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Home · Articles · Movies · Horror · The Haunting in Connecticut
Horror
 

The Haunting in Connecticut


With little basis in any ‘true’ story, ‘The Haunting in Connecticut’ has some mildly scary ghosts in its mortuary basement, but the tale is too tenuous for any real frights.

Doug Bentin April 2nd, 2009

 

haunting
How much of a movie that is “Based on a True Story” has to be, well, based on a true story?

Is it enough that a ghost movie that is marketed as portraying actual events be creepy, or does it owe its audience at least some degree of veracity? If you think being occasionally scary is enough, you might enjoy “The Haunting in Connecticut.” If you prefer your ghostly yarns without a side order of bullshit, I suggest you order from a different menu.

Virginia Madsen, (“Sideways”) stars as Sara Campbell, a middle-class mom whose teenage son Matt (Kyle Gallner) is dying of cancer. In order to be closer to the hospital where Matt is receiving experimental treatment, Sarah moves with the kids to a house in Goatswood, Conn. — sounds creepy already, right?

Turns out the rent is cheap because the place used to be a funeral home, and a locked room in the basement still contains the implements of the mortician’s trade. Matt decides to make the basement his bedroom and soon he is being stalked and haunted by visions of a boy who used to live in the house. The kid was a powerful medium who, under the direction of the undertaker/black magician, conducted séances. I suspect you can fill in the spooky part of the plot from here.

Elias Koteas (“Zodiac”) co-stars as a local minister and resident expert on ghosts who is also dying of cancer. See, the cancer brings people closer to death which allows them to see spirits that healthy folks can’t. He quickly figures out that the late mortician experimented with necromancy, a particularly nasty form of magic that requires dead bodies to work.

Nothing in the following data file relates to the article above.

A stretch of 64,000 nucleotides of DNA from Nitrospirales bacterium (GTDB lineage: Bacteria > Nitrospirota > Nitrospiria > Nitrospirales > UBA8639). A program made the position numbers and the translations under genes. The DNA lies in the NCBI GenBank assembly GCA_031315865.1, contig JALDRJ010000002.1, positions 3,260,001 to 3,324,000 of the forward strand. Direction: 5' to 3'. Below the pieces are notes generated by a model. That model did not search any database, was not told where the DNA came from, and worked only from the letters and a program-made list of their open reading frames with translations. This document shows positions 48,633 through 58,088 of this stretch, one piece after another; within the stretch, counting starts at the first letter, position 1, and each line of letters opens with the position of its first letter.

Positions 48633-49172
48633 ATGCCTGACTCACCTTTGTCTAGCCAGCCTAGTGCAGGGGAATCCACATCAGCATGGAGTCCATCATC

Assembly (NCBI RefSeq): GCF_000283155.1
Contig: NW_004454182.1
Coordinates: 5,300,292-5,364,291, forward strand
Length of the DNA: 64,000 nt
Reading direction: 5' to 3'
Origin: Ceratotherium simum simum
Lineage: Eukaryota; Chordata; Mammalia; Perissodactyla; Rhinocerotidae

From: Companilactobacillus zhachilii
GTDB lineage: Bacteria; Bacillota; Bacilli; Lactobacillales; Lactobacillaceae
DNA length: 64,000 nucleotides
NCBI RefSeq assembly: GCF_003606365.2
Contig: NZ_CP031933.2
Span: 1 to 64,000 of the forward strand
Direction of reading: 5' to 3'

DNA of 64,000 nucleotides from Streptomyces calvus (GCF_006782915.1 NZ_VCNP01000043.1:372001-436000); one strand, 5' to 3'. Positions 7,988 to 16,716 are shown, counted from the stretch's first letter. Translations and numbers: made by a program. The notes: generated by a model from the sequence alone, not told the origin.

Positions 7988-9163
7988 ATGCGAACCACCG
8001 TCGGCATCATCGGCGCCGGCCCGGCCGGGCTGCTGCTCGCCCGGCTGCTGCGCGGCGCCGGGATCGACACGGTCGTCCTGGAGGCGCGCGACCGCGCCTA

First-time feature director Peter Cornwell does a nice job is establishing and maintaining an aura of the weird and mysterious, at least until the script by Adam Simon and Tim Metcalfe reaches its fever pitch in act three, bringing the thing mighty close to self-parody.

The movie’s problem with truth is this: None of this stuff ever happened. The house was actually rented by the Snedeker family. The adults claimed that they were raped repeatedly by invisible demons, among other less extravagant stories. Despite this, they lived in the place for two years. Mmm … demon sex!

The whole yarn was debunked in 1992, but not before it was turned into an Amityville-type book. Oh yeah, the idea for writing a book about the affair came from a husband and wife team of demonologists, the same pair who “investigated” the house in Amityville. If it looks like a duck and waddles like a duck, odds are it’s a quack.

Most viewers won’t care about the lack of truth in this “true story,” but please don’t leave the theater thinking that every little bump you hear in the night is a murder victim seeking revenge or Aunt Tillie trying to let you know where she buried her fortune. It’s fiction, folks. You know — the stuff people make up. If storytellers can’t make it sound stranger than truth, they’re not very good at their job.

 
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